13 comments:

  1. OMG! what a nightmare - I can't believe how lucky I have been with my diagnosis, surgery and treatment. I had surgery within 3 weeks of diagnosis, and I also had the 'bowel scare'; my first thought on waking up was "thank God I don't have a tube down my nose", as that would have meant the colostomy bag. One more thing to deal with that I could do without! Yay. Then I had the 6 rounds of chemo - goodbye hair, hello an addition of 5 kilos to my butt...but it was so worth it. My CA 125 now hovers between 6 and 9, and a laparoscopy in January [after a slight scare in December] again pronounced me disease free.

    I also read Lance Armstrongs 'Not About the Bike' - an amazing book!

    Take good care, and keep your positive head on - we can beat this. No matter what anyone says. Good luck on the last chemo - after that, all you have to worry about is getting back to 'normal' ;o)

    And see here for lots of info and support:
    http://www.ovacome.org.uk/

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  2. blimey!! How brave are you.. hang in there girlie and stay strong xx


    http://theramblingsoftracey.blogspot.com/

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  3. PS: Tracey - we have to stop meeting like this! ;o)

    H, forgot to ask - are you on facebook? I have a group on there you might be interested in joining. All OC women - makes for amusing reading some days.
    x

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  4. All I can say is WOW.......what a Journey! God Bless and I do believe we must take our health/life in our own hands and decide what is the best course for US personally!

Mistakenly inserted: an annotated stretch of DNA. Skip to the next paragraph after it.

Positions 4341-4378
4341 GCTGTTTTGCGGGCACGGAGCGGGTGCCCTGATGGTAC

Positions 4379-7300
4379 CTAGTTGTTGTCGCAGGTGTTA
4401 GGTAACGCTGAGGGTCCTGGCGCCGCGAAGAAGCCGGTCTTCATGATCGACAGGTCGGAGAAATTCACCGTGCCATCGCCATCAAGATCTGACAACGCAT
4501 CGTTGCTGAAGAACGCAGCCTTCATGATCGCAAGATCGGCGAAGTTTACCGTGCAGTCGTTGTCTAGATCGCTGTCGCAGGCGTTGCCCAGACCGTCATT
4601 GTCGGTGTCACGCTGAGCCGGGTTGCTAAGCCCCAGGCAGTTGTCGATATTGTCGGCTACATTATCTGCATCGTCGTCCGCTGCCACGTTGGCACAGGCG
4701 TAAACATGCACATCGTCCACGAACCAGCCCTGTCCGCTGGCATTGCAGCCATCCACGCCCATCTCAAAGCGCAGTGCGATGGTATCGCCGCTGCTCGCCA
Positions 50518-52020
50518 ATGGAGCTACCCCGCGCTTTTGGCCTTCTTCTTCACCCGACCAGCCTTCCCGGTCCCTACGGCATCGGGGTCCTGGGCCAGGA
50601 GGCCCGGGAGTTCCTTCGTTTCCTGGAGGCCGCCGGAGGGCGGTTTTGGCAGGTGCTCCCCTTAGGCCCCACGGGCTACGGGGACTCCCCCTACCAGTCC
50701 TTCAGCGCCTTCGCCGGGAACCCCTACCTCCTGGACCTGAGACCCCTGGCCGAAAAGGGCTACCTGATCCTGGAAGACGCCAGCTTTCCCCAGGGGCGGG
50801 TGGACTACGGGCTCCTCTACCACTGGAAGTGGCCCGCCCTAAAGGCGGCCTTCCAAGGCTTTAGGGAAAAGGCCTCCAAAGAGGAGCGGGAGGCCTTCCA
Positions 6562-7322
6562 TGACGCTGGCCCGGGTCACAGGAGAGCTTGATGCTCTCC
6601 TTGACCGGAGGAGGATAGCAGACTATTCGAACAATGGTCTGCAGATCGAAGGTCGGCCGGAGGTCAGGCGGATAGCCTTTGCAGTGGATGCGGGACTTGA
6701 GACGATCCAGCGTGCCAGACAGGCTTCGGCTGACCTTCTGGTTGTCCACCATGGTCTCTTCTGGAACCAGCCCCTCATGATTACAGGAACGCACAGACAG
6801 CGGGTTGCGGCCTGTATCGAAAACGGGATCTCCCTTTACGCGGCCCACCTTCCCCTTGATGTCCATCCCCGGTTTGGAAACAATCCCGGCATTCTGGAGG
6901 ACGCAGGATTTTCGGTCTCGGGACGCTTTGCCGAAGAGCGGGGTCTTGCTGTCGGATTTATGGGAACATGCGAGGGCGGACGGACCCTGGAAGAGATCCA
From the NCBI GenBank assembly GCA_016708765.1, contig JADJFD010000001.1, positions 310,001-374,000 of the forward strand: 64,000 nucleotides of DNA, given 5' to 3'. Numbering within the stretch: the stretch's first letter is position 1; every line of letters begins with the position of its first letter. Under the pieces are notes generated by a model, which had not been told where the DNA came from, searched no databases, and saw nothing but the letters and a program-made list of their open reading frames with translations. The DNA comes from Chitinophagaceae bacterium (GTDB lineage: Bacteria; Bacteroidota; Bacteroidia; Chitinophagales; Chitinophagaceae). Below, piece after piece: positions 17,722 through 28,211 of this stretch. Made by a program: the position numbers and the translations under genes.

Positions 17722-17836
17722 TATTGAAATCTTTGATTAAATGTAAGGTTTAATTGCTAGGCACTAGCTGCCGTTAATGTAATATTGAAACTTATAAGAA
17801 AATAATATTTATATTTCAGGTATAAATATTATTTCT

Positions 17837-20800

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  5. truee - and we need a better method of contact than this! ;o)

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  6. Hello,
    I have a question about your blog. Please email me!
    Thanks,
    David

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  7. @david - you posted this same thing on my blog- - if you have I have a question about our blogs, simply ask it in the comment box.

    That's what blogs are about - they are shared publicly, so no-one needs to email anyone unless they know them well.

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  8. Hi I’m Heather! Please email me, I have a question about your blog! LifesABanquet1(at)gmail.com

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  9. Hi, I would appreciate any information you would be able to offer regarding the hospital you were treated at or the team you saw. I am seeking a referral currently. Thank you!!

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  13. Ovarian cancer is uncommon type of cancer which arises from different types of cells within the ovary. The most common cancers are known as epithelial ovarian cancers. Women have two ovaries one on each side of the uterus. Ovarian cancer often goes undetected until it has spread within the pelvis and abdomen. If you want more details related ovarian cancer you can visit this site .